As I observed one of these social thinking classes at the Brevard CIP campus in April, I was struck with the thought that students with Asperger’s might be able to learn these skills, which are primarily non-verbal, much more effectively if we could remove the verbal component of social exchange during the actual learning experience. This would eliminate the need to decipher the subtleties of spoken language (idioms, etc.), which are often confusing for this population, and would bypass the need to formulate a verbal response, which can easily pull individuals with Asperger’s off task. Since many of the difficulties that these students run into in social situations involve missing important non-verbal social cues, I thought to myself, why not pair them up with the non-verbal experts I had been associated with for the past ten years—horses and cows?
Hence began the planning for “Social Thinking Skills—Straight from the Horse’s Mouth.”
Why Horses and Cows?
One only has to look to the work of Temple Grandin, a person with Autism herself, who has earned a Ph.D. and has distinguished herself as an expert not only in the field of animal science, but also in the field of treatment for Autism, to understand the benefits that can be accrued from immersing oneself in the equine and bovine world.
The sole method of communication in that world is body language. As noted above, it’s important to remember that horses and cows are animals of prey—a characteristic which has required them to develop uncanny skills in detecting and sending precise non-verbal signals.
It made sense to me to turn these students with Asperger’s over to the experts in the field. So on that sunny summer day in June, we literally headed out to the “field” far in the back of the Crescent J Ranch.
The Students Strike Out to Find a ‘Home on the Range’
James, a young student with Asperger’s, creates a relationship with this naïve colt by monitoring his own body language, allowing the colt to approach him, on its own terms, from behind.
The students received no specific instruction as they rode in a safari coach to a pasture about three miles back into the beautiful natural setting at Forever Florida where they encountered one of several groups of Florida Cracker horses on the Crescent J, which boasts the largest herd of that breed, which is especially suited forequine-assisted psychotherapy, in the world.
Here the students entered the non-verbal world of a young stallion, Tequila, and his herd of mares. A number of colts had already been born and numerous other mares were still pregnant. The students were simply told to “go mingle” and communicate with these beautiful animals, who are quite social, despite the fact that the majority of the mares have never been trained or had any type of restraint placed on them.
The colts, which are born naturally in the field, had never been touched by humans. The students spent about 45 minutes in this pasture then visited a second pasture where a similar component of mares and colts, led by the stallion Pretty Boy, was living in community with a herd of cattle and calves, headed by one very large bull.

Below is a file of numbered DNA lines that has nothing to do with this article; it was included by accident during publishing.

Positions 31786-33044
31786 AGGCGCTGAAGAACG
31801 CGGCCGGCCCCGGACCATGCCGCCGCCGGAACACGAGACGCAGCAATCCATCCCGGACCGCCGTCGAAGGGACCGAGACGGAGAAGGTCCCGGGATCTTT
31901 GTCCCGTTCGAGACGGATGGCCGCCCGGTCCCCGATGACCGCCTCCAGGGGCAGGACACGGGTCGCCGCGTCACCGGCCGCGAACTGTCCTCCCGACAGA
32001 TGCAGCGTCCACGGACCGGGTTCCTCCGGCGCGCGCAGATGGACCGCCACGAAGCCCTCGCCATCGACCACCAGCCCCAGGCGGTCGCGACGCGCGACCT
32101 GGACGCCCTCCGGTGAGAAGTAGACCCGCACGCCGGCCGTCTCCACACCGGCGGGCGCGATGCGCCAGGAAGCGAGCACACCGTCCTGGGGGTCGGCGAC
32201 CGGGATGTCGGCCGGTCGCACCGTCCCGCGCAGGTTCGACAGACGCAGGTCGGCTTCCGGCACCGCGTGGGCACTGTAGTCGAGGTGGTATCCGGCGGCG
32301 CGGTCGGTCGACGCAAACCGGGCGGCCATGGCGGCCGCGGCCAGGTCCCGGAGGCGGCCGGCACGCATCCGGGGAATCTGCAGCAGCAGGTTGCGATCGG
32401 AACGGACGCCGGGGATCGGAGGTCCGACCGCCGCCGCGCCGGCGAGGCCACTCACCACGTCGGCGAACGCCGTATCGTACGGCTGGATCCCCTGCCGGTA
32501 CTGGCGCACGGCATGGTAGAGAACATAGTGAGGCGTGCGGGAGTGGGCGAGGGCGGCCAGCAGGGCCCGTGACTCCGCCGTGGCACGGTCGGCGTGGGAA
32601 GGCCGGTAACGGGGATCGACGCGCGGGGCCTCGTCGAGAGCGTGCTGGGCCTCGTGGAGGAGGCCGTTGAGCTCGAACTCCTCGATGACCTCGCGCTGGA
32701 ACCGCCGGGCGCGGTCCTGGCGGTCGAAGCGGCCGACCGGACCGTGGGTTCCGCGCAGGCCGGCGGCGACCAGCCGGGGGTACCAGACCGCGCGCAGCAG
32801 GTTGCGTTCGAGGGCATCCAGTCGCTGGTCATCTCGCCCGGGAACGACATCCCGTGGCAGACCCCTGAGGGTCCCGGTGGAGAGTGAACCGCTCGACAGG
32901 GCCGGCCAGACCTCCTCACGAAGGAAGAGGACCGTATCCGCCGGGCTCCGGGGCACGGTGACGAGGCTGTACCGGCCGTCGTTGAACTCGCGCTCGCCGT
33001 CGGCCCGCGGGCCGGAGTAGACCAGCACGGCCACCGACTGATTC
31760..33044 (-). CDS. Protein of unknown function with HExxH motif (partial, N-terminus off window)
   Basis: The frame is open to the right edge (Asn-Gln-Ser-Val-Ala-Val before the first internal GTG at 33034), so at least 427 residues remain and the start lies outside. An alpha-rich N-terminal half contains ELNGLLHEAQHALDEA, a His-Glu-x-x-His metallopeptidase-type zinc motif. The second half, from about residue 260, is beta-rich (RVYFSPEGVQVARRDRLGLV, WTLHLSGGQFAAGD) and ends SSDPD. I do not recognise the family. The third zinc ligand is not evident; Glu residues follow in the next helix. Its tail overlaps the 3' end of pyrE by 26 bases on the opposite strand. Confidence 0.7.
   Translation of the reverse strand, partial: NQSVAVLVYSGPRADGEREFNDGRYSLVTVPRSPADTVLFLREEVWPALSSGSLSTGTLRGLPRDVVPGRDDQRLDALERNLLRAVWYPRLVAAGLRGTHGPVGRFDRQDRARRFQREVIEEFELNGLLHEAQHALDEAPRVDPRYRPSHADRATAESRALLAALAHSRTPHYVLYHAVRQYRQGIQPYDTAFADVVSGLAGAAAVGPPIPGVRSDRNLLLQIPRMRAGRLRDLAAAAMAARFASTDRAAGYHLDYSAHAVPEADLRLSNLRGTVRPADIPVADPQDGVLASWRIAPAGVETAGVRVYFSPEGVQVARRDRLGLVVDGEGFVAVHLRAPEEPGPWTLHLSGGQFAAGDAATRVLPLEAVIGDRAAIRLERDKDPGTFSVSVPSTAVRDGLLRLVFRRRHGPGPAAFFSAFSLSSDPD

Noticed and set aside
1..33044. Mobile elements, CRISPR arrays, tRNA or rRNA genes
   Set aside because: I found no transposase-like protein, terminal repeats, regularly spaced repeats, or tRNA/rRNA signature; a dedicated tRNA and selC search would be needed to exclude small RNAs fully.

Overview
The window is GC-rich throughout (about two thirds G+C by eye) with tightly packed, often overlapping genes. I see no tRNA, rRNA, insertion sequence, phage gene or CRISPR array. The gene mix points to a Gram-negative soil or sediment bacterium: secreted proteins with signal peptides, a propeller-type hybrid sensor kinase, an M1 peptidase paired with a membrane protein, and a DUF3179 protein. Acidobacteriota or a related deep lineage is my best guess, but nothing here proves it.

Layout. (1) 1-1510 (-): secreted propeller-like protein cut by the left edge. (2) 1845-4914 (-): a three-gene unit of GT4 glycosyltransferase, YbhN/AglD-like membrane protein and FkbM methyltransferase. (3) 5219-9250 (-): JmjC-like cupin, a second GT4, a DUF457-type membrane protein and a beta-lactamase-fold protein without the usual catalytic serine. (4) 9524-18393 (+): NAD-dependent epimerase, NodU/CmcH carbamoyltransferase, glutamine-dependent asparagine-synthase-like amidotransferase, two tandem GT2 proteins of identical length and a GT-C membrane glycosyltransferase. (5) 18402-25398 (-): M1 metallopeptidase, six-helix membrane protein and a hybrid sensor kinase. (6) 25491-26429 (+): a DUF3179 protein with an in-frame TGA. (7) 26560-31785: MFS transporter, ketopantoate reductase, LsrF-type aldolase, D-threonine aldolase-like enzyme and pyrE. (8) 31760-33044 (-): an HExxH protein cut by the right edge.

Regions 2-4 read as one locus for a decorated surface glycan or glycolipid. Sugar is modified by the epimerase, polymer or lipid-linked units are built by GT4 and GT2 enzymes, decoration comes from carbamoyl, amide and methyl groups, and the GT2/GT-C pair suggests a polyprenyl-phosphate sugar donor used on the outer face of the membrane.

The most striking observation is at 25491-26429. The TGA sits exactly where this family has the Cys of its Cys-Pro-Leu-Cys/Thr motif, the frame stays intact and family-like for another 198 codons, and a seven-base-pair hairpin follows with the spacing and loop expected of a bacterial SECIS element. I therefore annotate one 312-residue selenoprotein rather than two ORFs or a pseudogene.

Due to their keen awareness skills, patience, and consistency, Bryson and Lizzie are able to completely capture the trust of these two horses–the stallion Pretty Boy, who comfortably rests his head in Bryson’s arm, and a pregnant mare, who feels safe enough to reach out physically and make contact with Lizzie.
So what happened when these students, who have difficulty with social thinking skills, introduced themselves to the experts in the field?
One young student, Bryson, described his experience with the stallion Pretty Boy: “We had a conversation in our heads but we disagreed. He knew I was only there for the experience so he let me be there and didn’t give me too much trouble. He said to me, ‘You are out-numbered. I’m glad you’re here to visit because we aren’t that different from each other. Horses like us like to run. People like you like to relax. And relaxing is kind of like running.’”
Bryson’s efforts were clearly aimed at trying to read what Pretty Boy might have been thinking—that’s the essence of social thinking.
Bryson continued, “The horse’s head was cutting off the circulation in my arm.” When asked why he didn’t move his arm, he stated, “Because I was feeling the love from the horse.
He had love for me and I had love for him.” Bryson was profoundly affected by this interaction with the stallion. In the debriefing he repeatedly spoke about how his arm was falling asleep under Pretty Boy’s head but he was so happy to be holding him that he didn’t mind so much.
A Cracker colt’s first close encounter with a human: By reading and sending appropriate body language cues and using “social thinking” skills to anticipate the colt’s reactions, Alex, a high school student with Asperger’s Syndrome, was able to create a trusting relationship.
He also talked about how calm and clear his mind felt just being in the “wide-open spaces” of the natural wilderness. He reported that he has a hard time learning in other environments because there are so many distractions, but out at the ranch he felt like he could take it all in and “everything made sense.”
Sarah, who now attends CIP fulltime, told us, “I want to be with the horses because they help me learn about human behavior with their bodies. I want to teach special education and I need to know about body language for that. Horses are therapeutic. They make us feel more comfortable than sitting in a classroom.”
Another student added, “I can learn out here. With the horses there’s less distraction.”
Horses and Cows Prove to be Great Teachers, So What’s Next?
Due to the success of this summer camp venture and other similar CIP student and staff visits, The Equine Education Center, Forever Florida’s division that directs the equine-assisted mental health programs, is now staging a weekly equine-assisted learning experience as part of the social thinking curriculum for a number of CIP students this fall semester.
After successfully utilizing body language to engage horses, students listen to a short briefing regarding the social nature of cattle, the next population with which the students tried out their non-verbal communication skills.
Our hope is that these special students will gain confidence in their ability to learn and practice social thinking skills by interacting in a non-threatening environment where non-verbal language—which is, after all, the true language of relationships—is the onlylanguage expressed and comprehended.
They can then build on this confidence to develop the full range of social communication skills needed to navigate in that seemingly alien world known as human relationships.